Last week, we had another preaching lab. The text assigned to us was intentionally a difficult text from the Old Testatment; 2 Kings 5:1-16. The difficult part is that one, it is a narrative, and preaching from narrative is a bit more tricky than from an epistle. Secondly, it’s a really large, complex, and rich text, and preaching it within 12 minutes is really hard! You have to pick an area to focus on because it’s so difficult to faithfully preach the whole passage within such a short amount of time.
Here’s some of my thoughts about this preaching lab experience, and a rundown of the feedback I received after it was over. If you haven’t read my sermon yet, you can view them by clicking the links below.
Sermon Prep & Outline
Before preaching any text, you have to be changed by it first. I spent a good deal of time just reading the passage and asking God to teach me why this is important for my own heart. Here’s a snapshot of that.
I found that I wasn’t having as much success in outlining this text; something about the process wasn’t taking. I went ahead with my outline, but found that I can better grasp where I want to go with the text when I write things out more fully.
In the last preaching lab, I decided to preach off of an outline (instead of having a manuscript in front of me). Because I can write better than I preach, I’m really tempted to just read off of a manuscript while I’m preaching, which leads to an un-engaging sermon. To try this out further, this time around I developed a “storyboard” to preach from.
What you see below is almost all of my storyboard; there’s just one row of content missing. Using this as the only thing in front of me while I preached was a big deal for me; it forced me to have a firm grasp of what I wanted to say, it forced me to be more comfortable with not reading something word for word. This was a really healthy and helpful step for me. I enjoyed preaching just from this, and I’m going to further develop the use of something like this for future sermons and teachings.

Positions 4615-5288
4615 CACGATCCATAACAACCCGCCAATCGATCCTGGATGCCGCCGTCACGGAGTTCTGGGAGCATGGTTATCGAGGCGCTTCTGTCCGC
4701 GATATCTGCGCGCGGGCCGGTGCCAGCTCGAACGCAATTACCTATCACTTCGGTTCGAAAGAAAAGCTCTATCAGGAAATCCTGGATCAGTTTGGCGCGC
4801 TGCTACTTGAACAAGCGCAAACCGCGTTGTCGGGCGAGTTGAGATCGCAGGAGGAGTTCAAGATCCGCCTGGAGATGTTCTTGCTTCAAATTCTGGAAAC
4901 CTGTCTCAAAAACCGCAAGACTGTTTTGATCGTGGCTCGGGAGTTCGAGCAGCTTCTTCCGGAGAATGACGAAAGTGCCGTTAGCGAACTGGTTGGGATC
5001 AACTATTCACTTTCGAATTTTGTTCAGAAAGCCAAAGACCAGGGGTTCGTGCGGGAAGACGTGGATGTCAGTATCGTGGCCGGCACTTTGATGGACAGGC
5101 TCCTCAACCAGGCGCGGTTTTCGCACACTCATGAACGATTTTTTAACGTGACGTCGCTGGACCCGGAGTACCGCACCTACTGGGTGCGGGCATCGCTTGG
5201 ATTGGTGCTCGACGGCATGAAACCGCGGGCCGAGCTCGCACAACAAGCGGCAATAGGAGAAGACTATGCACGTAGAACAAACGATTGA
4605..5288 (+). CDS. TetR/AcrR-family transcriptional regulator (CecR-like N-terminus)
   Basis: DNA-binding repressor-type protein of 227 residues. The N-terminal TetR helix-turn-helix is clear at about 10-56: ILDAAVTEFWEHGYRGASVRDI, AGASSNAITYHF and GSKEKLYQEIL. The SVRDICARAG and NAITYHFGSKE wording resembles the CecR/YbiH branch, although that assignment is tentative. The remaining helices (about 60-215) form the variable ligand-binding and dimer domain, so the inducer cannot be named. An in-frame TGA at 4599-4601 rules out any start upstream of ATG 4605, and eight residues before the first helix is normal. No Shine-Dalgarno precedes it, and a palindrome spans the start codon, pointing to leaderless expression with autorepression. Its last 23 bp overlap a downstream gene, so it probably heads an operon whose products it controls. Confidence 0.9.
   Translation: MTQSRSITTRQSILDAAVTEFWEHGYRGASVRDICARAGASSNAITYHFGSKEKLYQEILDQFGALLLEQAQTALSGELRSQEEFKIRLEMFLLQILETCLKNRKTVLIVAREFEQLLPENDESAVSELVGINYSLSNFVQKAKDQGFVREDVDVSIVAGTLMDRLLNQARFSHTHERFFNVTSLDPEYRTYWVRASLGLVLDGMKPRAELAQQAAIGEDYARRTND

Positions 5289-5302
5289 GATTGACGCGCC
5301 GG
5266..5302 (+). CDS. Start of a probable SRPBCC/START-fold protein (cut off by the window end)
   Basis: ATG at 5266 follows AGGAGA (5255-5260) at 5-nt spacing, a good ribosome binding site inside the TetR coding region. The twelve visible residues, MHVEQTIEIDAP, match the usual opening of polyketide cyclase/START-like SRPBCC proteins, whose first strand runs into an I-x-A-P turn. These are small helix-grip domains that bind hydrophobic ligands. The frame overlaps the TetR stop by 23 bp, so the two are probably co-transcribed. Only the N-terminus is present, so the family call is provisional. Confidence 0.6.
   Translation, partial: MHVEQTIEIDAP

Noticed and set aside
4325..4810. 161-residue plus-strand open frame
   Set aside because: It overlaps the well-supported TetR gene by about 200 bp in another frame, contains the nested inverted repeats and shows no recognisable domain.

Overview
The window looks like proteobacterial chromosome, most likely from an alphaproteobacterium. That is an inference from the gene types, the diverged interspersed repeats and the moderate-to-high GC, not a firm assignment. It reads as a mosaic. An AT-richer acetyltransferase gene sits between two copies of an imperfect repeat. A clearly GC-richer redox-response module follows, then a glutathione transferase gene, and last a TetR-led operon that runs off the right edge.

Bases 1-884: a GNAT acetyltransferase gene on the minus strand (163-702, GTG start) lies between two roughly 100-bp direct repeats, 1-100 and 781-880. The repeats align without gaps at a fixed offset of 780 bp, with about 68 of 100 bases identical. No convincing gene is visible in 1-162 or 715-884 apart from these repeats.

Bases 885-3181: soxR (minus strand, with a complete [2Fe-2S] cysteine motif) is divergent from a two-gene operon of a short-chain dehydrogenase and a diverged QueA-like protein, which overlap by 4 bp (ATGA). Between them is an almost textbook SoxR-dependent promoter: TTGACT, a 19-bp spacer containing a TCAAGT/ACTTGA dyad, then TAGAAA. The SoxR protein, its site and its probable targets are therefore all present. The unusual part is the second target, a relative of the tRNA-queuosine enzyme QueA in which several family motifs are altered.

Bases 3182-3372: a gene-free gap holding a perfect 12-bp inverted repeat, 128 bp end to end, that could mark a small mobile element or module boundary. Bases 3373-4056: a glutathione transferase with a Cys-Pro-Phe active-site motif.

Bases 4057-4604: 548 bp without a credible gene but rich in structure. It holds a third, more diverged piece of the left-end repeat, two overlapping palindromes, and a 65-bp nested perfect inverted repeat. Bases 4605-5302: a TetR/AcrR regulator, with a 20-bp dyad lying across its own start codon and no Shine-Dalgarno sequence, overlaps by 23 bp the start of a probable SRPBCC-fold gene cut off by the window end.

Preaching & Feedback
I realized yesterday that the usual nervousness with preaching wasn’t there at this lab. Normally, I’m so worked up about public speaking that I’m literally having trouble breathing, and just nervous about the whole thing. Not this time. Praise God!
Here’s some specific points of feedback that I received from our pastors and fellow residents.
- I did well at engaging with the audience (it was said that “you did well for you”, meaning that for my personality and character, I improved on engaging.
- My unpacking of the sin problem presented in the text was great; the questions I asked and ways I gave for how to identify heart issues was very good.
- Did well at putting the audience in the story, showing how we are like Naaman.
- My tone and passion in preaching needs more development. It doesn’t have to look like someone else – in fact, the way I speak is a bit more unique and pastoral – but I need to develop my voice. What does passion in preaching look like for me? How can I leverage my personality to engage the audience, and fill the room, with my voice?
- My thesis statement was very clear, and very true to the text, but I didn’t explain as well why it was so important. That wasn’t clear.
In summary, the feedback I received was consistent with what I’ve been told before; my content is money, but delivery is lacking. I really want to grow in this area and be able to match the passion that I have when writing sermons to the actual delivery of them.
I grew a lot from this preaching lab, and I’m thankful that God is pushing me into uncomfortable areas. It’s making me more and more reliant on him and his grace.